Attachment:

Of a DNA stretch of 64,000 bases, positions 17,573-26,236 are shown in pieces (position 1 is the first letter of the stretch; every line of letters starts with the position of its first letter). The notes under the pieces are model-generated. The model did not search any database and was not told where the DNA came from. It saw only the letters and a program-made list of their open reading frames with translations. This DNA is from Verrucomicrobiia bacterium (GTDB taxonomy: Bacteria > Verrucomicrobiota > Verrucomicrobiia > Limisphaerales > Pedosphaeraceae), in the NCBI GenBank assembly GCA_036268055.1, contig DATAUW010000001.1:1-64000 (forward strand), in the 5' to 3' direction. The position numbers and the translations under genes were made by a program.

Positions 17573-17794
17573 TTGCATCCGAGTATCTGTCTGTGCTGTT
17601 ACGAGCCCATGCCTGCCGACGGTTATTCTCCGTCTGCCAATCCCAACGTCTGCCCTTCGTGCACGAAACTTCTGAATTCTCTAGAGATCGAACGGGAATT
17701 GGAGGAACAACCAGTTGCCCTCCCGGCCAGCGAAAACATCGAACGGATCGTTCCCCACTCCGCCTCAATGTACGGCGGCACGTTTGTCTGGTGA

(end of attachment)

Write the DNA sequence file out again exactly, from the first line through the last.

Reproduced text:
Of a DNA stretch of 64,000 bases, positions 17,573-26,236 are shown in pieces (position 1 is the first letter of the stretch; every line of letters starts with the position of its first letter). The notes under the pieces are model-generated. The model did not search any database and was not told where the DNA came from. It saw only the letters and a program-made list of their open reading frames with translations. This DNA is from Verrucomicrobiia bacterium (GTDB taxonomy: Bacteria > Verrucomicrobiota > Verrucomicrobiia > Limisphaerales > Pedosphaeraceae), in the NCBI GenBank assembly GCA_036268055.1, contig DATAUW010000001.1:1-64000 (forward strand), in the 5' to 3' direction. The position numbers and the translations under genes were made by a program.

Positions 17573-17794
17573 TTGCATCCGAGTATCTGTCTGTGCTGTT
17601 ACGAGCCCATGCCTGCCGACGGTTATTCTCCGTCTGCCAATCCCAACGTCTGCCCTTCGTGCACGAAACTTCTGAATTCTCTAGAGATCGAACGGGAATT
17701 GGAGGAACAACCAGTTGCCCTCCCGGCCAGCGAAAACATCGAACGGATCGTTCCCCACTCCGCCTCAATGTACGGCGGCACGTTTGTCTGGTGA